New corporate restructuring law in HK 'will be welcomed'

PUBLISHED : Wednesday, 25 November, 2009, 12:00am
UPDATED : Wednesday, 25 November, 2009, 12:00am

Although Hong Kong was affected by the global financial crisis, it has fared relatively well compared with its Western counterparts in terms of bankruptcies and foreclosures.

Hong Kong-based Michael Barker, head of Herbert Smith's restructuring and insolvency practice in Asia, said: 'There have been a small number of insolvencies or restructurings over the past few months [as] abundant liquidity in Asia has enabled many otherwise struggling companies to keep going.'

Moreover, high business and asset valuations - especially for property - have enabled banks to avoid problems.

However, Barker conceded that some 'subordinated lenders', such as bondholders and private equity firms, have had a few defaults.

Nevertheless, Hong Kong lacks an administration scheme to allow distressed companies a moratorium opportunity before liquidation, and is considering formulating its own rehabilitation law.

The main difficulty in restructuring in Hong Kong is the cumbersome legal system in which a formal restructuring is conducted.

'The provisional liquidation route has sometimes worked in the past where this has been used as a tool to allow a restructuring scheme or arrangement to be put in place,' said Bruce Cooper, a finance partner with Freshfields Bruckhaus Deringer. 'But there are technical doubts as to whether it can be made to work in all circumstances, as it depends on showing, in general terms, a danger to assets.'

'The Companies (Corporate Rescue) Bill, which would have introduced the provisional supervision of companies, had been gathering dust in the Legislative Council since 2001.

'It has now been dusted off, amended and is going through a consultation process,' said Graham Ridler, head of restructuring and insolvency at DLA Piper Hong Kong.

Cooper believes that the recent release of new proposals by Legco 'resurrects and improves' the 2001 draft bill.

'This may become law within months, which will be welcomed,' he said.

However, Ridler is not as optimistic and thinks the bill will not become legislation until late-2010 at the earliest, but agreed 'the contents are fairly encouraging'.

Until then, practitioners will have to continue to use a combination of the appointment of a provisional liquidator to create a moratorium and put together a scheme of arrangement - neither of these procedures are being used for their original purpose, which can lead to various practical and procedural problems.

To that end, Ridler recommended conducting informal restructurings because it was less costly and cumbersome 'if you can avoid the courts altogether'.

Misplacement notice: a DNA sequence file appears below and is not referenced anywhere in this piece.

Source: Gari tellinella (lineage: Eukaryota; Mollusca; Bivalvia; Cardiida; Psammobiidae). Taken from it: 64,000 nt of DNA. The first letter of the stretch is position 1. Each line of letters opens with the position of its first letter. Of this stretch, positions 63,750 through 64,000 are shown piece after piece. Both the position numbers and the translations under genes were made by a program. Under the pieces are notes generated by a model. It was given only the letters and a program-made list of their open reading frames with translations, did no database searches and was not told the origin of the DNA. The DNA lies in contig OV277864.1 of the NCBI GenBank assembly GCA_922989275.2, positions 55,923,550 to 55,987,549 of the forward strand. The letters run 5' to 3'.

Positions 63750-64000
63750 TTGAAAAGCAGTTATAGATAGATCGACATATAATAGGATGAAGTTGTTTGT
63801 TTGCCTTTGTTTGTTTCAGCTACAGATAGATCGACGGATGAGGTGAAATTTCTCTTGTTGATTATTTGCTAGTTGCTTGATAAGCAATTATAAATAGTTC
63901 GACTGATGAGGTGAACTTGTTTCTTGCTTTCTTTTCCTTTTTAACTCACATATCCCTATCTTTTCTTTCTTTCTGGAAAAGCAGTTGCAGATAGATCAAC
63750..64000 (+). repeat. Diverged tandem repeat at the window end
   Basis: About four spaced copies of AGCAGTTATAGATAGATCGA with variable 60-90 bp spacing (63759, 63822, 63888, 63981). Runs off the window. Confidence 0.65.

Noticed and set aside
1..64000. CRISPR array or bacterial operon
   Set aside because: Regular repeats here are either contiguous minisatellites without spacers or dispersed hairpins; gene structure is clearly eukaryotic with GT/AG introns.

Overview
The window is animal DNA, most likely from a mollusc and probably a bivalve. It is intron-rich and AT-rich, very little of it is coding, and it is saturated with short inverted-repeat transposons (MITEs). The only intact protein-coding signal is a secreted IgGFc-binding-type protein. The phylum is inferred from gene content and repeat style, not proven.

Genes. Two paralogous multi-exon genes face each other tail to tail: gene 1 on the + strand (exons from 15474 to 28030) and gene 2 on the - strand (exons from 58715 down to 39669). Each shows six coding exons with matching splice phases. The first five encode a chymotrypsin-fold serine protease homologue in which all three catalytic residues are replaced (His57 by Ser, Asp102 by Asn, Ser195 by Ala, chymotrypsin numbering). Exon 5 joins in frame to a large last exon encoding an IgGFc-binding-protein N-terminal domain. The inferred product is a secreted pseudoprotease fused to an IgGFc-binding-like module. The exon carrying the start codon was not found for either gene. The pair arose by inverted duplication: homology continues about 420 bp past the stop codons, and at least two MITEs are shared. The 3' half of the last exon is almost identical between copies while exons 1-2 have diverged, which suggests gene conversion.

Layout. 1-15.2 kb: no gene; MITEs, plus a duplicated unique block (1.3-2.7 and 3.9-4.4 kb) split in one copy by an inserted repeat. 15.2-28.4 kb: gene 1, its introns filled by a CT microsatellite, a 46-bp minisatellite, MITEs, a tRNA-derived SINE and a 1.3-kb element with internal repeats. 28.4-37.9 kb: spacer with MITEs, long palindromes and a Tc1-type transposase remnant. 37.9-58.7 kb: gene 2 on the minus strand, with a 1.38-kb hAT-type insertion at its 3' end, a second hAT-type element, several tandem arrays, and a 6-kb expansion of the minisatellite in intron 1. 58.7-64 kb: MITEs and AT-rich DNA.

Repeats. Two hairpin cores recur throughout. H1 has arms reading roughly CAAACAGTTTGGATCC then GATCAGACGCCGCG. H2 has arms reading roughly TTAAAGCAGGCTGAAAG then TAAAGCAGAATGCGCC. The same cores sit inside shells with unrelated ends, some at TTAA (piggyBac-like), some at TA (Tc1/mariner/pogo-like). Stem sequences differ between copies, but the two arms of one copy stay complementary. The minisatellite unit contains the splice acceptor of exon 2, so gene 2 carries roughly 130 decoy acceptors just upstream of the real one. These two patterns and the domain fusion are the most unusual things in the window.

This year also saw the first high profile usage of the mainland's new company rehabilitation law in the Ferro China case.

However, Cooper does not see the mainland's new bankruptcy law as a complete solution.

'There is a lack of transparency in the new Enterprise Bankruptcy Law.' He also cited the lack of domestic experience in bankruptcy, though, he conceded, it was improving.

There were also concerns about whether it was useful to foreign joint ventures on the mainland because, generally, the law had not been extensively used by foreigners, Cooper said.

'Otherwise, [on the mainland], the significant de-facto control of onshore company officers translates into real issues if foreign lenders wish to enforce over domestic assets or companies,' Cooper said. His point is salient because mere possession of the company 'chop' of itself gives one significant power for obstruction.

Ridler also acknowledged that the difficulty was recovering assets on the mainland, where 'courts exercise considerable local protectionism - despite there being a reasonably good legal framework'.

Complexities arise when the company has assets or operations in several countries, and lenders, creditors and stakeholders operating under different laws and seeking to use different legal systems and processes to improve the viability of their claims.

Some large insolvencies can become real feeding frenzies, according to Hong Kong-based Christopher Stephens, a partner with Orrick, Herrington & Sutcliffe.

'The rules in some countries are often inconsistent with the rules in other countries, and lining up the stakeholders in a large-scale restructuring requires a well-considered strategic approach, supported by sound legal and financial analysis,' he said.

In some parts of Asia there was a lack of transparency, minimal local experience and high domestic legal barriers to enforcement insofar as the local judiciary might be unable or unwilling to overcome local practical obstructions put up by distressed companies and their officers, Cooper said.

Barker agreed that cross-border recognition and co-operation within Asia remained poor in bankruptcy matters, with only Japan and South Korea having adopted the UNCITRAL Model Law in this area - and the mainland and Hong Kong providing limited recognition and co-operation to other countries.

Problematic sectors in the next 12 months might be shipping and airlines as they appeared to be 'experiencing challenging business conditions', said Barker.


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